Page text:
Results 1 to 8 of 8

Math Help - Help Finding the Inverse!!!

  1. #1
    Newbie
    Joined
    Oct 2008
    Posts
    21

    Help Finding the Inverse!!!

    Hi i have a question to find the inverse, and i am kinda stuck. Can anyone please help me.

    Y = Srt of X + 2X

    Find the inverse.

    Thanks in advance =]
    Follow Math Help Forum on Facebook and Google+

  2. #2
    MHF Contributor
    Joined
    Apr 2008
    Posts
    1,092
    Question: Find the inverse of y = \sqrt{x} + 2x.

    The first step is to switch x and y:

    x = \sqrt{y} + 2y

    Then it's time for a little equation rearrangement:

    x - 2y = \sqrt{y}

    (x - 2y)^2 = y

    x^2 - 4xy + 4y^2 = y

    4y^2 - 4xy - y + x^2 = 0

    4y^2 - (4x + 1)y + x^2 = 0

    y = \frac{4x + 1 \pm \sqrt{(4x + 1)^2 - 4(4)(x^2)}}{8}

    y = \frac{4x + 1 \pm \sqrt{(4x + 1)^2 - 16x^2}}{8}

    y = \frac{4x + 1 \pm \sqrt{16x^2 + 8x + 1 - 16x^2}}{8}

    y = \frac{4x + 1 \pm \sqrt{8x + 1}}{8}

    Now I'm not sure how to proceed with this, but perhaps someone else can give a little insight.
    Follow Math Help Forum on Facebook and Google+

  3. #3
    Newbie
    Joined
    Oct 2008
    Posts
    21
    Thanks!

    However, i actually figured it out all the way up to that part. I know the inverse is also a function, but i do not know how to figure out which answer i reject and which answer to accept.
    Follow Math Help Forum on Facebook and Google+

  4. #4
    MHF Contributor
    Joined
    Apr 2008
    Posts
    1,092
    I think, after thinking about it, that the correct solution is y = \frac{4x + 1 - \sqrt{8x + 1}}{8}. My reasoning is that the original function y = \sqrt{x} + 2x is always above the line y = 2x, so the inverse function must always be below the line y = 0.5x. Note that the inverse is only defined for positive values of x, because the original function, which is also defined for only positive values of x, always produces positive outputs.
    Follow Math Help Forum on Facebook and Google+

  5. #5
    Super Member 11rdc11's Avatar
    Joined
    Jul 2007
    From
    New Orleans
    Posts
    894
    Quote Originally Posted by icemanfan View Post
    I think, after thinking about it, that the correct solution is y = \frac{4x + 1 - \sqrt{8x + 1}}{8}. My reasoning is that the original function y = \sqrt{x} + 2x is always above the line y = 2x, so the inverse function must always be below the line y = 0.5x. Note that the inverse is only defined for positive values of x, because the original function, which is also defined for only positive values of x, always produces positive outputs.
    Another way I think you can find out which is the inverse is that the domain and range just switch. f(x) = Domain A and range B and the inverse function of x equals Domain B and Range A. I'm not sure though.
    Last edited by 11rdc11; October 24th 2008 at 02:25 PM.
    Follow Math Help Forum on Facebook and Google+

  6. #6
    Math Engineering Student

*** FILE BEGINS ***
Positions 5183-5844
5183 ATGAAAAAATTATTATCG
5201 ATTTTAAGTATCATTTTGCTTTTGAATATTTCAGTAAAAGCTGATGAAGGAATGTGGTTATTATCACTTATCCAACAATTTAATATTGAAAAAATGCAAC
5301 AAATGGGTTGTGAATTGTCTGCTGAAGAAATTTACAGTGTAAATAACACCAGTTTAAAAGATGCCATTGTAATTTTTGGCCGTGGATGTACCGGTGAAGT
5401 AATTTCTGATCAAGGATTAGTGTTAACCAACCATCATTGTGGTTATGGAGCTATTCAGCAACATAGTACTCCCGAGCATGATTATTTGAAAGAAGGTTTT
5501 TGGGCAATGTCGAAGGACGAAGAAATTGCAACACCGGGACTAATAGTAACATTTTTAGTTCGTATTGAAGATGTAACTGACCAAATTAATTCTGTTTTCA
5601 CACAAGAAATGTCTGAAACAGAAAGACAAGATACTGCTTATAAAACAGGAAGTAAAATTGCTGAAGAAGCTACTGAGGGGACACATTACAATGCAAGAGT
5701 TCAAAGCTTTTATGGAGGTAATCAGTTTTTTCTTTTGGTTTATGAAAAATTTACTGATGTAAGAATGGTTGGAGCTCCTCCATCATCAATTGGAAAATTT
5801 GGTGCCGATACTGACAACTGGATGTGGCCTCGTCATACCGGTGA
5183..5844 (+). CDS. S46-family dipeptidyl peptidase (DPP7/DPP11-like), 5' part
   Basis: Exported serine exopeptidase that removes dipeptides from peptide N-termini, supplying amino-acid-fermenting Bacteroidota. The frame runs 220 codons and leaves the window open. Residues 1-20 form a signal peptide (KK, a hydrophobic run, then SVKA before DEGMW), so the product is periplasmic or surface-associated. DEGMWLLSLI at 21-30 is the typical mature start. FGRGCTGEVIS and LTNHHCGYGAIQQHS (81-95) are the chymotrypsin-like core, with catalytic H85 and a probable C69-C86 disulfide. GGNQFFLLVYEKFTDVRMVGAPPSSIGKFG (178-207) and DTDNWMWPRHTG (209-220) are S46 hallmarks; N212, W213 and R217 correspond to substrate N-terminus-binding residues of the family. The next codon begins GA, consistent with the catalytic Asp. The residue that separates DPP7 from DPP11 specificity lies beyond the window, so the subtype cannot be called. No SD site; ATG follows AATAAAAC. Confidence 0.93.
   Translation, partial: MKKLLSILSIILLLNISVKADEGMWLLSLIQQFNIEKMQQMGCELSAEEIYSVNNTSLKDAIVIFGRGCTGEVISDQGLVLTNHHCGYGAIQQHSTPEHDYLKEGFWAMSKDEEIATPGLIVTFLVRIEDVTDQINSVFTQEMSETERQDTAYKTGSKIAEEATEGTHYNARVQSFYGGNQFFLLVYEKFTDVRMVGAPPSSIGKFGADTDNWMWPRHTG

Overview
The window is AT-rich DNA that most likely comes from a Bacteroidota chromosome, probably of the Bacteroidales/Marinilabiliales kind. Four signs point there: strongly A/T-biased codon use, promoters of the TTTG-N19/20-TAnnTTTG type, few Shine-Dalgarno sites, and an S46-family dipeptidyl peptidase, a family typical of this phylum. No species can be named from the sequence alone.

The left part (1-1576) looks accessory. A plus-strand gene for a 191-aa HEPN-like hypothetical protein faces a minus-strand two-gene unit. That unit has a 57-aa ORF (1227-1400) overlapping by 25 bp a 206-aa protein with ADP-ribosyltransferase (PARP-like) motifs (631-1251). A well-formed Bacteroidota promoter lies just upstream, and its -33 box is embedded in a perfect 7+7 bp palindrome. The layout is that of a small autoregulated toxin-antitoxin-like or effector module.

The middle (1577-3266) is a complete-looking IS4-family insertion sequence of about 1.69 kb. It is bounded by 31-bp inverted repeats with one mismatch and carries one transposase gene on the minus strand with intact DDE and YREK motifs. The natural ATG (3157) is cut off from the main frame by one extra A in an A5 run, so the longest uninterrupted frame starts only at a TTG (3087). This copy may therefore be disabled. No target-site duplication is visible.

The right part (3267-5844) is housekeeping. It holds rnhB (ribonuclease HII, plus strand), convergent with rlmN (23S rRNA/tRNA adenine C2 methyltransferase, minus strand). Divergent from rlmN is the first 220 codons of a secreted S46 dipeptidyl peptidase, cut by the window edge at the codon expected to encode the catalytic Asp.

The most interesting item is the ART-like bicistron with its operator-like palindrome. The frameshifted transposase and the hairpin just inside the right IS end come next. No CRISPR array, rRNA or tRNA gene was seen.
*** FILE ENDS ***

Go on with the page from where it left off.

Krizalid's Avatar
    Joined
    Mar 2007
    From
    Santiago, Chile
    Posts
    3,654
    Thanks
    12
    Haven't you guys considered inyection and surjection? Does make sense to find the inverse?
    Follow Math Help Forum on Facebook and Google+

  7. #7
    MHF Contributor
    Joined
    Apr 2008
    Posts
    1,092
    Quote Originally Posted by 11rdc11 View Post
    Another way I think you can find out which is the inverse is that the domain and range just switch. f(x) = Domain A and range B and the inverse function of x equals Domain B and Range A. I'm not sure though.
    This method of checking confirms that my intuition was correct. For example: (4, 10) is a point on the original function, and (10, 4) is a point on the inverse. (1, 3) is a point on the original function, and (3, 1) is a point on the inverse. Edit: 11rdc11, your proof is comprehensive and thank you.
    Follow Math Help Forum on Facebook and Google+

  8. #8
    Super Member 11rdc11's Avatar
    Joined
    Jul 2007
    From
    New Orleans
    Posts
    894
    Also remember that
    f(f^{-1}(x))=x

    So

    y = \frac{4x + 1 - \sqrt{8x + 1}}{8}

    is correct because

    y = \frac{4(\sqrt{x} + 2x) + 1 - \sqrt{8( \sqrt{x} + 2x)+ 1}}{8}

    y = \frac{4\sqrt{x} + 8x + 1 - \sqrt{8\sqrt{x} + 16x+ 1}}{8}

    let

    u = \sqrt{x}

    \frac{8u^2+4u+1 - \sqrt{16u^2+8u+1}}{8}

    \frac{8u^2+4u+1 - \sqrt{(4u+1)^2}}{8}

    \frac{8u^2+4u+1 - (4u+1)}{8}

    \frac{8u^2}{8}

    u^2

    backsub in for u

    y = (\sqrt{x})^2

    y=x
    Follow Math Help Forum on Facebook and Google+

Similar Math Help Forum Discussions

  1. help finding the inverse
    Posted in the Calculus Forum
    Replies: 2
    Last Post: October 16th 2011, 07:39 PM
  2. Finding the inverse
    Posted in the Algebra Forum
    Replies: 3
    Last Post: February 6th 2010, 03:15 AM
  3. finding inverse
    Posted in the Calculus Forum
    Replies: 5
    Last Post: November 29th 2009, 02:14 PM
  4. inverse trig values and finding inverse
    Posted in the Trigonometry Forum
    Replies: 4
    Last Post: April 6th 2009, 12:04 AM
  5. Finding the inverse of f(x)
    Posted in the Pre-Calculus Forum
    Replies: 9
    Last Post: October 6th 2008, 07:06 PM

Search Tags


/mathhelpforum @mathhelpforum